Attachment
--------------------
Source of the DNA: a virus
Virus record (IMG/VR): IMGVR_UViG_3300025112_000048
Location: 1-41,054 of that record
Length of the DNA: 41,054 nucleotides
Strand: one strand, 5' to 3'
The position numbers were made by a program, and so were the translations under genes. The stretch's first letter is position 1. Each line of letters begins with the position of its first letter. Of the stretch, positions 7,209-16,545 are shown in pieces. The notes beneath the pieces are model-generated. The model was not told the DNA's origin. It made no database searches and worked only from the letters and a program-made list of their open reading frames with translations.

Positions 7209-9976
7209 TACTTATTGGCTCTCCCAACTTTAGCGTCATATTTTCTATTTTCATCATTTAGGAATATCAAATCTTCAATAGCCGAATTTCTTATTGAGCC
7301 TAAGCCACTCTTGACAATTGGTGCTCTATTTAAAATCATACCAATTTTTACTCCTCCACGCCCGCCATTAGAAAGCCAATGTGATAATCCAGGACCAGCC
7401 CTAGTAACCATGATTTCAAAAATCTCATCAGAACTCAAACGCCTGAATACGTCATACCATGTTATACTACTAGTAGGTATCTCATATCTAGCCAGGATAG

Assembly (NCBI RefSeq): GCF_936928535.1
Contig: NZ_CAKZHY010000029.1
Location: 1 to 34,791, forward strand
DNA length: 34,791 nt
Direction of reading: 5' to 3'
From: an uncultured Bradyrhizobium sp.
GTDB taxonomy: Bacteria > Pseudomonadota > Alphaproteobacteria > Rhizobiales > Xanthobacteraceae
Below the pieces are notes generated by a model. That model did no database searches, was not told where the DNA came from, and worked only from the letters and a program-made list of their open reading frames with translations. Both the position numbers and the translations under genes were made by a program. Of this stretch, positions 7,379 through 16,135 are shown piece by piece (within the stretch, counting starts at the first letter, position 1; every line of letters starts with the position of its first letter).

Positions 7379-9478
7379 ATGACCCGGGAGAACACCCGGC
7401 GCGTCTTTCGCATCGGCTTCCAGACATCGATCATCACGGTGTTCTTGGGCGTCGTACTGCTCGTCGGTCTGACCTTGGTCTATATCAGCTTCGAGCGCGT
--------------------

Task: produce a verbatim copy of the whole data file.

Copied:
Source of the DNA: a virus
Virus record (IMG/VR): IMGVR_UViG_3300025112_000048
Location: 1-41,054 of that record
Length of the DNA: 41,054 nucleotides
Strand: one strand, 5' to 3'
The position numbers were made by a program, and so were the translations under genes. The stretch's first letter is position 1. Each line of letters begins with the position of its first letter. Of the stretch, positions 7,209-16,545 are shown in pieces. The notes beneath the pieces are model-generated. The model was not told the DNA's origin. It made no database searches and worked only from the letters and a program-made list of their open reading frames with translations.

Positions 7209-9976
7209 TACTTATTGGCTCTCCCAACTTTAGCGTCATATTTTCTATTTTCATCATTTAGGAATATCAAATCTTCAATAGCCGAATTTCTTATTGAGCC
7301 TAAGCCACTCTTGACAATTGGTGCTCTATTTAAAATCATACCAATTTTTACTCCTCCACGCCCGCCATTAGAAAGCCAATGTGATAATCCAGGACCAGCC
7401 CTAGTAACCATGATTTCAAAAATCTCATCAGAACTCAAACGCCTGAATACGTCATACCATGTTATACTACTAGTAGGTATCTCATATCTAGCCAGGATAG

Assembly (NCBI RefSeq): GCF_936928535.1
Contig: NZ_CAKZHY010000029.1
Location: 1 to 34,791, forward strand
DNA length: 34,791 nt
Direction of reading: 5' to 3'
From: an uncultured Bradyrhizobium sp.
GTDB taxonomy: Bacteria > Pseudomonadota > Alphaproteobacteria > Rhizobiales > Xanthobacteraceae
Below the pieces are notes generated by a model. That model did no database searches, was not told where the DNA came from, and worked only from the letters and a program-made list of their open reading frames with translations. Both the position numbers and the translations under genes were made by a program. Of this stretch, positions 7,379 through 16,135 are shown piece by piece (within the stretch, counting starts at the first letter, position 1; every line of letters starts with the position of its first letter).

Positions 7379-9478
7379 ATGACCCGGGAGAACACCCGGC
7401 GCGTCTTTCGCATCGGCTTCCAGACATCGATCATCACGGTGTTCTTGGGCGTCGTACTGCTCGTCGGTCTGACCTTGGTCTATATCAGCTTCGAGCGCGT